India working with developing nations to push for climate deal

SansadTV Bureau

India on Tuesday said the developing nations, including China, are on the same page on several issues regarding climate and they will work together to push for the conclusion of a historic agreement to be signed next year in Paris to curb potentially disastrous global warming.

Environment Minister Prakash Javadekar, who held several bilateral meetings on the sidelines of a climate summit at the Peruvian capital here, said Brazil, South Africa, India, and China – the BASIC countries – have decided to meet frequently throughout this week to resolve their differences. “The countries are all on the same page on several issues,” he told reporters.

On Intended Nationally Determined Contributions (INDCs), or the domestic climate action plans of countries to be included in the overall Paris 2015 agreement, he said the countries agree that the structure of INDCs should include more adaptation focus.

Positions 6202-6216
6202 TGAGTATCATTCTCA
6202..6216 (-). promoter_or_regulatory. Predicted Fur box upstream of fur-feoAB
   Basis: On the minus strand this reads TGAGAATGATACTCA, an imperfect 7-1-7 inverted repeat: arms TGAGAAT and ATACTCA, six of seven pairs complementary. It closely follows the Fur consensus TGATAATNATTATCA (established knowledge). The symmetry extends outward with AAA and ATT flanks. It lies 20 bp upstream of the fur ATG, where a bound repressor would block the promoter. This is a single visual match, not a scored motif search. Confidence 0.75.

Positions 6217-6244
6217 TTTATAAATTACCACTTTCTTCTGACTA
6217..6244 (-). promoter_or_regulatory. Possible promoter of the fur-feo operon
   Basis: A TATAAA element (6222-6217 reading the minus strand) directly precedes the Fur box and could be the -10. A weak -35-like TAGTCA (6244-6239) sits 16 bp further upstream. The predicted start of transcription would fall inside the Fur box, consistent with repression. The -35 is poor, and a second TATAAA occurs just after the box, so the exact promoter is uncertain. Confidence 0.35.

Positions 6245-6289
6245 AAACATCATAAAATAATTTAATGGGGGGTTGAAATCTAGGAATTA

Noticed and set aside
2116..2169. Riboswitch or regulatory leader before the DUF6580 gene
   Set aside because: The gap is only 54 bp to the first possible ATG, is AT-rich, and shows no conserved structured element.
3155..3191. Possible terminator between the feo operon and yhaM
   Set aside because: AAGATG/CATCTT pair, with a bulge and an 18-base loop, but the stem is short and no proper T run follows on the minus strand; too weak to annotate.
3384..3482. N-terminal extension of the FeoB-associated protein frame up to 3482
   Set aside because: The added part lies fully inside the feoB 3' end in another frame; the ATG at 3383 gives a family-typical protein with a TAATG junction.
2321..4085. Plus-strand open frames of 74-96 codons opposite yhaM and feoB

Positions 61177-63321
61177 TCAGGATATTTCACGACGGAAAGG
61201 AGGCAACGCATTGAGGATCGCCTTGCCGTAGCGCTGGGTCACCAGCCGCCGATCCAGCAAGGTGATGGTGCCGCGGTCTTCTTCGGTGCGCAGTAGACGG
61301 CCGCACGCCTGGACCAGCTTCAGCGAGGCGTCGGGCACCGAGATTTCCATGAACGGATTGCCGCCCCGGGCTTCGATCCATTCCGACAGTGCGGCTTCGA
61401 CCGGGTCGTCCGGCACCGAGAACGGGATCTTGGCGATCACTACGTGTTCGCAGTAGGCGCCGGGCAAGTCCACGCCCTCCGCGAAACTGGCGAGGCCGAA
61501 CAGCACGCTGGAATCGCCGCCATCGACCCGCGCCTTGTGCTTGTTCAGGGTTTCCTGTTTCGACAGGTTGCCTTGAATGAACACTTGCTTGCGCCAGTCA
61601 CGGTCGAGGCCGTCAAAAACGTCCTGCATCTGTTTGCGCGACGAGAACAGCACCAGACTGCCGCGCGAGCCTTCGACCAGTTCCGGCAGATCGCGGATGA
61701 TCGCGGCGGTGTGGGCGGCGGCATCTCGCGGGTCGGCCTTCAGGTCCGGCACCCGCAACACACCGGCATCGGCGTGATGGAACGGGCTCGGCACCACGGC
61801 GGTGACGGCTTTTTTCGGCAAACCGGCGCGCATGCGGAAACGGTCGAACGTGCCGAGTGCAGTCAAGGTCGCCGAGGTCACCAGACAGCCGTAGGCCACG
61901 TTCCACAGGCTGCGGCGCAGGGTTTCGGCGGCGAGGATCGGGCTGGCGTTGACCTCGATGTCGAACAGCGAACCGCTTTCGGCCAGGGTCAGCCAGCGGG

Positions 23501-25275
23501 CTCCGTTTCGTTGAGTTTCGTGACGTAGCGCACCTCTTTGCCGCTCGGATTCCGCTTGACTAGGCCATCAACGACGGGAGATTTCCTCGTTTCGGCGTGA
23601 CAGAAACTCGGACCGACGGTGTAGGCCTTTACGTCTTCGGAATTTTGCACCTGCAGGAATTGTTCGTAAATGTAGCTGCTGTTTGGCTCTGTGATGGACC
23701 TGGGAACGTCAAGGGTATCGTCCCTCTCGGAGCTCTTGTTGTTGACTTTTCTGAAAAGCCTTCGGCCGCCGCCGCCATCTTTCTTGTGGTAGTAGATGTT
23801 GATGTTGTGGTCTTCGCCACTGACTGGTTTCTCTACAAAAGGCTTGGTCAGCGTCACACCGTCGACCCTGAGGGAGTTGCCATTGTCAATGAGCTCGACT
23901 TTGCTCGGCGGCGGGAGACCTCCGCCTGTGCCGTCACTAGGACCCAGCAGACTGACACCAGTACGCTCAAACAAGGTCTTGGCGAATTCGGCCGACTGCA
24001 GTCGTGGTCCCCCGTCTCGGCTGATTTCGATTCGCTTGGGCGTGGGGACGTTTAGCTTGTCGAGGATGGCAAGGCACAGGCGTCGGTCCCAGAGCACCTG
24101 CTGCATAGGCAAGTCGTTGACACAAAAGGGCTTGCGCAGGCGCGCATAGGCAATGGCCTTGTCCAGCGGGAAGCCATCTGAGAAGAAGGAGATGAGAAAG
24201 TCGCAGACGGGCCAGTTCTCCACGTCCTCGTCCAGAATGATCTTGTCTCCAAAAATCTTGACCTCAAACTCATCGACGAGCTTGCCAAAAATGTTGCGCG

“What carbon space have you released for us to grow?” Javadekar asked rhetorically when noting that adaptation needs to be an essential part of developed countries’ INDCs.

Referring to the Kyoto Protocol of 1992 standard of categorising countries into Annex 1 and 2 and determining contributions based on those terms, Javadekar said, “Differentiation should remain as is.”

The US and EU representatives said earlier on Tuesday that they do not want to continue with that distinction of countries, but Javadekar said India “is not in favour of re-writing the Convention” in order to change that categorisation.

In terms of financial contributions, the BASIC countries all feel that developed countries must put their words into solid action through more meaningful financial contributions.

Javadekar also noted that in negotiating the draft elements of INDCs in Lima, India does not support an ex ante-review process because countries need the “internal freedom” to determine their climate action needs.

The Minister also described the “new climate legislative regime” to come with India’s review of laws on forest, wildlife, environment, water, and air and subsequent drafting of proposed amendments to make the laws and rules more clear and transparent.